I’ve been given the freedom to live my life joyfully. I’ve been given the freedom to notice the beauty of creation and how it was made for me to enjoy. I’ve been given the freedom to live my life according to no one else’s standards or expectations. I’ve been given the freedom to know my purpose on this earth and to not waste any time searching for something that can’t fill the void that only Christ can fill.
Just the day before, on Easter morning, I considered how fulfilling my life has been since knowing Him. How my heart aches to worship Him because of how good He is.
The team visiting for the week went to the main church in Neply with our staff, but since Sunday is my day off, I had the freedom to go to the small church on the beach I mentioned earlier. I selected a lightweight, cotton dress with sleeves (shoulders must be covered at church), packed my bag with my Bible, a snack, and some water, and set off on my bike towards the church.
It’s about a mile to the church on the beach, most of the trek on what we jokingly refer to as “Main Street Neply.” Main Street is a dirt/rock road that runs alongside a creek and marks the border of Neply. It is, at nearly all times of the day, bustling with activity. When motorcycles, bicycles, and pedestrians aren’t making way for each other on the road, there are still always people sitting. All day long, they sit in shaded spots, just watching. Staring. Some gather in small groups and talk all day at the edge of the road. But they all sit. They all watch.
Sunday, they watched me ride all the way down the road to church. I wonder if it’s not considered rude to stare in this culture… (or maybe it’s just not rude if you’re staring at a white person. We are pretty strange looking, afterall). I felt extremely on display and out of place as, make-up and church clothes on, I pedaled my bike alone down the rocky road, my dress blowing in the breeze. (I was a bit worried the breeze would pick up a little too much and cause a scene on Main Street if I revealed more white skin than the sitters have ever seen!)
I arrived at the church and some guys who work security for our ministry offered me a seat near them. I was the only white person in attendance. As usual, the staring continued throughout church. I don’t typically like being made “aware of myself,” but in this case, the stares of the children have become a normal part of my life, and most of the adults at church are familiar with my presence there and no longer stare.
Because I don’t understand most of what is said during church, I got out my journal to begin writing. Drat. My pen was out of ink. It had run out the night before as I had sat in the pasture and journaled my prayers to the Lord.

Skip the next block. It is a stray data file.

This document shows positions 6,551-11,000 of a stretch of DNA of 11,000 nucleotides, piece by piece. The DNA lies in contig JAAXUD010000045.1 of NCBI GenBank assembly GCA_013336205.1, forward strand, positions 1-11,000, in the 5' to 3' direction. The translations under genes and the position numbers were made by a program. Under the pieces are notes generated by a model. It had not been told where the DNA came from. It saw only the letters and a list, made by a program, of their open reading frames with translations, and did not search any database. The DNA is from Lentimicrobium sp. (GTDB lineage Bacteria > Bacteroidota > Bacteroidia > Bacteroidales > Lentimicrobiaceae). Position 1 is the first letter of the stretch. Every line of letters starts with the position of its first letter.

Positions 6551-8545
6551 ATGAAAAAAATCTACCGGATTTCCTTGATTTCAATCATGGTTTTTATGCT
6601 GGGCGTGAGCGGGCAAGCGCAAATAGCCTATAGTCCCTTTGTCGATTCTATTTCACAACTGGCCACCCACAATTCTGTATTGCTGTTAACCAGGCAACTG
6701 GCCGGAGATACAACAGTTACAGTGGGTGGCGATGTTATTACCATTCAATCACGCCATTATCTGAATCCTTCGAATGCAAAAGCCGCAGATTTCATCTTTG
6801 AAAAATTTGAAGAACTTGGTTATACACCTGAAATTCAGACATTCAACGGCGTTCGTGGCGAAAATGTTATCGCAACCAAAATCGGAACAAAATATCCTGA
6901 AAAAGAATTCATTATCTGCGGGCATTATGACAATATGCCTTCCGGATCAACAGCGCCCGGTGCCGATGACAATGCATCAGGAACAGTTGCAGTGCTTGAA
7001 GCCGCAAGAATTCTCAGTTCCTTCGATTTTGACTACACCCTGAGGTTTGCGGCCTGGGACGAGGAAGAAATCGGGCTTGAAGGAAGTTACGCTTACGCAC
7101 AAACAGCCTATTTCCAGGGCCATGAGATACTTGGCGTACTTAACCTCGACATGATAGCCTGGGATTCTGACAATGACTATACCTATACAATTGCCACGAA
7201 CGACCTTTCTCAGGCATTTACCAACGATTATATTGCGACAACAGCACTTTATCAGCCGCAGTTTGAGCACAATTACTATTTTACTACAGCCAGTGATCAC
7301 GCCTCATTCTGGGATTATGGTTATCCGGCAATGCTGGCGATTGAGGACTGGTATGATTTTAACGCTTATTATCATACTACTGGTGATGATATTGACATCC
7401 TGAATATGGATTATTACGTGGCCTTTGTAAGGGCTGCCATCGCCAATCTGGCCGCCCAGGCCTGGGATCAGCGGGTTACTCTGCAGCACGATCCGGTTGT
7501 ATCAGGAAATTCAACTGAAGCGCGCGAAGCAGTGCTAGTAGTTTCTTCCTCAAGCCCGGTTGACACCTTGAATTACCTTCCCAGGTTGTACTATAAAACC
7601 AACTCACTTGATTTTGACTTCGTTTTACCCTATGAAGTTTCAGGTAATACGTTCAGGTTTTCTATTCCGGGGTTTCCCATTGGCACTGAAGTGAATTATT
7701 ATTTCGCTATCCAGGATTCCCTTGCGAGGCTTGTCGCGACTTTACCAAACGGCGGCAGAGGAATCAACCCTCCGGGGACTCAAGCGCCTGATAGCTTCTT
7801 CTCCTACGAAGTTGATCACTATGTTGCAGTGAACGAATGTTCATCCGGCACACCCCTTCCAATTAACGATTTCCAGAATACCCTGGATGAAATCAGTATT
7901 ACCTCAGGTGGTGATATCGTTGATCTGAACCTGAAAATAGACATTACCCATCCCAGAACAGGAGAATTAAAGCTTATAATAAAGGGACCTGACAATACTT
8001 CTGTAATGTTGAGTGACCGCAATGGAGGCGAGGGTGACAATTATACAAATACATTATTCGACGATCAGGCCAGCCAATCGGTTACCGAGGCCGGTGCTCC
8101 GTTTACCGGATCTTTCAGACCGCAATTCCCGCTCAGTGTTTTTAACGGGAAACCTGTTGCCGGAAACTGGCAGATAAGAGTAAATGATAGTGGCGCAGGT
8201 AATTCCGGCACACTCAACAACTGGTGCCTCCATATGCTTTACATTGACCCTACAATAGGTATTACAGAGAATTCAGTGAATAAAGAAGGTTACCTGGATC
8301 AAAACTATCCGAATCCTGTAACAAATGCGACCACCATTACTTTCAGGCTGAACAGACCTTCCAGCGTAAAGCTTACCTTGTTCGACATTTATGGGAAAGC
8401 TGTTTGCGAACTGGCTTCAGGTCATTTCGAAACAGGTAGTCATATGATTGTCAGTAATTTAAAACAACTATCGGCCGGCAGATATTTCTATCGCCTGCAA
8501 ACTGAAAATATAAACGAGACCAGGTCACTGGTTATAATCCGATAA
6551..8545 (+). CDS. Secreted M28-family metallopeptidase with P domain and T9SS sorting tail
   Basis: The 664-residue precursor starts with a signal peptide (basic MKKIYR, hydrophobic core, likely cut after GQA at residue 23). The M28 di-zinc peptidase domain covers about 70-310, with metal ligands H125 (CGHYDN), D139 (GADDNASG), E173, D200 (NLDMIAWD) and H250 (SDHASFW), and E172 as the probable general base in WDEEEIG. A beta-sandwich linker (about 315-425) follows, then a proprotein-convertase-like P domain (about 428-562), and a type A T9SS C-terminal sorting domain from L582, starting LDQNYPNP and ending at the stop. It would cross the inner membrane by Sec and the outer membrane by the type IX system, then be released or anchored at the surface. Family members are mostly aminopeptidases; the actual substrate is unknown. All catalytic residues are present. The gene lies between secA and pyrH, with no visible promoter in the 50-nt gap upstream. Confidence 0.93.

Next to me, my friend was holding his baby and I was itching to take her from him. I did, and she quickly fell asleep in my arms. I zoned out and the unfamiliar language became like white noise to me as I got lost in thought.
It was Easter morning and I just ached to worship Jesus in my own language. It’s my favorite day of the year to worship. When considering the absence of spiritual leadership, gospel-teaching, and corporate worship, I feel like my time here has been so difficult. I miss those things so much and, when thinking about beginning my new life in the States in a couple months, look forward to those things more than anything. But even in the struggle of missing those things, I have felt so very close to Jesus and have learned so much about the joy that comes from His presence alone. Being stripped away of my American way of worshiping has taught me that His presence is real; it’s not just an emotional high during a heart-thumping worship set.
It’s the quiet peace. It’s the joy in all things because of Him.
And I hope that when I return to the States that I will experience so much thankfulness and joy in the ability and the privilege of worshiping with other believers coupled with the simultaneous blessing of knowing the reality of His presence.
I never want to forget what I’ve learned here. I never want to forget what it’s like to feel Him near, to experience His peace, His joy. I hope that whatever it was about my American lifestyle or habits that prevented me from experiencing Him fully will cease to exist. Also, I hope that as I move back to an environment that might not feel as surreal, I will still continue to seek Jesus so much that my life can’t help but play out like an adventure movie. And I hope that when people witness my story, they see that it’s different… and that the difference is JESUS!
He has set me free. He’s the one that makes my life feel like an awesome movie. An adventure movie. Sure, some scenes are really difficult and leave me wondering how long until the scene is over. Some scenes even leave me wondering if the Director left his chair. But each scene leaves me more in love with Him as His unfailing love makes me feel like a star.
And the best part about my movie?… it never really ends!!
When the curtain closes on this life, I get to move on to a scene that lasts for eternity. A scene where the main star is Jesus, and it’s a constant celebration, where all of life has been redeemed, and the joyful adventure goes on forever.